Mishnah (Hebrew, teaching) is Jewish oral law and in particular a collection of oral law completed by Judah ha-Nasi. Originally all oral law was designated as “mishnah” and it was accepted that the mishnah of one tanna was different from that of another.
After Judah ah-Nasi reacted and arranged his six orders of mishnah around the beginning of the sixth century AD it was initially described as “Our Mishnah.” The Mishnah is divided into six sedarim, orders, Zeraim (Seeds), Mo’ed (Festivals), Nashim (Women), Nezikim (Damages), Kodashim (Holy Things), and Tohorot (Purities): the Talmuds are based on these sedarim. Judah ha-Nasi embodied in his collection many earlier collections: he “systematized the mishnayot; they had been previously systematized, but he stated the halakhah both anonymously and and according to the views of a score of disciples of the sages…
Thus the final text contains many different styles as well as an enormous variety of opinion.” (Samsom and Chinon) At the same time Judah ha-Nasi laid down his personal rulings which is why the amoraim on occasion assert, “the Mishnah represents an individual opinion,” (B.Suk.19b) Because of such combining and selecting of existing collections, Judah ha Nasi’s Mishnah became representative of the entire community and authoritative, although other collections were attempted, such as Tosefta.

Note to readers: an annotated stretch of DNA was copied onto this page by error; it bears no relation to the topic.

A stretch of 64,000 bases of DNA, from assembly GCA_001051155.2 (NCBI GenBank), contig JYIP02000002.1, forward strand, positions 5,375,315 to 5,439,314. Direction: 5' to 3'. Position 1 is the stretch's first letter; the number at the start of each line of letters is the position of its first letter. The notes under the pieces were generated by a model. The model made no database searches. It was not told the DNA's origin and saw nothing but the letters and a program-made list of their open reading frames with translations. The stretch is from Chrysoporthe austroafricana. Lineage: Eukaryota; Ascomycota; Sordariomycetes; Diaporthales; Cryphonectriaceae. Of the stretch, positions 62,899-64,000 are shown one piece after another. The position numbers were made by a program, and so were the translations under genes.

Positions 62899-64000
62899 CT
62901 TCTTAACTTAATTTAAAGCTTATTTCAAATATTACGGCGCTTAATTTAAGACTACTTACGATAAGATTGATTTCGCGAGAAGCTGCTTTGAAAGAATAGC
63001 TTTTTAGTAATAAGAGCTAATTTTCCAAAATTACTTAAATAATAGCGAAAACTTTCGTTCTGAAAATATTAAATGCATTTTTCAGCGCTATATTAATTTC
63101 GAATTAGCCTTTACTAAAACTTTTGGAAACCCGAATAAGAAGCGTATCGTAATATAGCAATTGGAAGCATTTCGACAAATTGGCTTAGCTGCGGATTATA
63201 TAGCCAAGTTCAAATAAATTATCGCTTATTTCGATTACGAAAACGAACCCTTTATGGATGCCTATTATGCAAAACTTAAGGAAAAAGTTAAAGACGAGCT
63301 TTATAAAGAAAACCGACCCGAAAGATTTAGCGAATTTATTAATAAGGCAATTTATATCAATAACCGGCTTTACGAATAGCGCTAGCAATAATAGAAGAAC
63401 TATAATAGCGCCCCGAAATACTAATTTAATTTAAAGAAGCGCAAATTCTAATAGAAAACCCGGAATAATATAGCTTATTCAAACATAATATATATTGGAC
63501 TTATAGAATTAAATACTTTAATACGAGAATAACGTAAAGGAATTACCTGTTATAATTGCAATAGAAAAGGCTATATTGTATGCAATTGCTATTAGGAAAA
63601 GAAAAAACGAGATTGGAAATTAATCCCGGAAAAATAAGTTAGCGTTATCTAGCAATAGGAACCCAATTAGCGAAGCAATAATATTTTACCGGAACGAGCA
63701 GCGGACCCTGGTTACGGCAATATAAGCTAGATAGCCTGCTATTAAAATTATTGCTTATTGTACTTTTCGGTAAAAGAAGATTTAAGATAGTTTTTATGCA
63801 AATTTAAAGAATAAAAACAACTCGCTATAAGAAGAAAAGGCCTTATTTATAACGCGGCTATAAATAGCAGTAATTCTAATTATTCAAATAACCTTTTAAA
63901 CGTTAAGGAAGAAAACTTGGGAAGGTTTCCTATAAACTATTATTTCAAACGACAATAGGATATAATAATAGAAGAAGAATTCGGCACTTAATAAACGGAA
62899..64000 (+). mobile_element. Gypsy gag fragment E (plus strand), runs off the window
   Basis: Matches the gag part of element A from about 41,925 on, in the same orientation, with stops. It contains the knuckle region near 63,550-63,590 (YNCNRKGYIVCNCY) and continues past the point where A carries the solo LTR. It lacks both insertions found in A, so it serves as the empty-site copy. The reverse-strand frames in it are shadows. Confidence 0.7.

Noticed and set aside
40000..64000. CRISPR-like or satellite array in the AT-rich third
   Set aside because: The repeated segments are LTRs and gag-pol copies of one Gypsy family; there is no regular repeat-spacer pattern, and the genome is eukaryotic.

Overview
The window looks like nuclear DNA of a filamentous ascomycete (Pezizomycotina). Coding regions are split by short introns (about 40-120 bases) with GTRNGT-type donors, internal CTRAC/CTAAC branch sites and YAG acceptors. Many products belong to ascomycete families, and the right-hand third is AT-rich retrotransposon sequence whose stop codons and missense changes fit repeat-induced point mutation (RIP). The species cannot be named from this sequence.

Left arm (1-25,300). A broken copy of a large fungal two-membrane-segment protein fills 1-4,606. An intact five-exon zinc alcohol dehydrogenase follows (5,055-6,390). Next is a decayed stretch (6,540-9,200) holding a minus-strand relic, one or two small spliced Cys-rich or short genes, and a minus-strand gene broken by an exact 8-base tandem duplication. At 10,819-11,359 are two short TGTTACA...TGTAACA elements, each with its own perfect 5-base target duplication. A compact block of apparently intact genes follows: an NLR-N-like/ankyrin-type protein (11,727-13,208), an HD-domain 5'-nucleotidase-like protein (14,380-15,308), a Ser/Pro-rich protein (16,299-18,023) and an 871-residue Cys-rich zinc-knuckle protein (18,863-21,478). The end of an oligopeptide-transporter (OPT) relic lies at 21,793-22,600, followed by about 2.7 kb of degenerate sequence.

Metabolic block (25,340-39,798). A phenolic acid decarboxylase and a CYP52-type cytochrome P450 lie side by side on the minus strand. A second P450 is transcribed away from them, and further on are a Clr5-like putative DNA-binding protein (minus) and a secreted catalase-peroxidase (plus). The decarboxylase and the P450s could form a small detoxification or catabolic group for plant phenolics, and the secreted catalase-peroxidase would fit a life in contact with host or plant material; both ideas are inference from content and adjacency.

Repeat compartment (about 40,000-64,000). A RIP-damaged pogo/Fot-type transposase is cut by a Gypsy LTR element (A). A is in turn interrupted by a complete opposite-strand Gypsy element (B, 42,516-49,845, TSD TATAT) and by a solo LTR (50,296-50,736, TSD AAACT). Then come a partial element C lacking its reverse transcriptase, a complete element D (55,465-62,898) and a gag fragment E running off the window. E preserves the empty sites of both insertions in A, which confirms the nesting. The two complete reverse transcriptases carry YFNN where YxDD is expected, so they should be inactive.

Later commentators debate as to whether early mishnah collections were in writing, and it is argued that Judah ha-Nasi’s Mishnah was only taught orally. Different sequences of the six sedarim are given by Resh Lakish and R. Tanhuma which argues for an oral transmission. Each seder is divided into massekhtot, treaties.
The sequence of the treaties differs within the orders of the different manuscripts. The text was also emended by later teachers; the most important early manuscripts are the Kaufman manuscript in Budapest, the Parma manuscript, the Oxford manuscript which contains the Maimonides’ commentaries, and the Cambridge manuscript. It was first printed in Spain in 1485, but the first complete surviving edition was printed in Naples in 1492. A.G.H.
Bowker, John, The Oxford Dictionary of World Religions, New York, Oxford University Press, 1997, pp. 645-646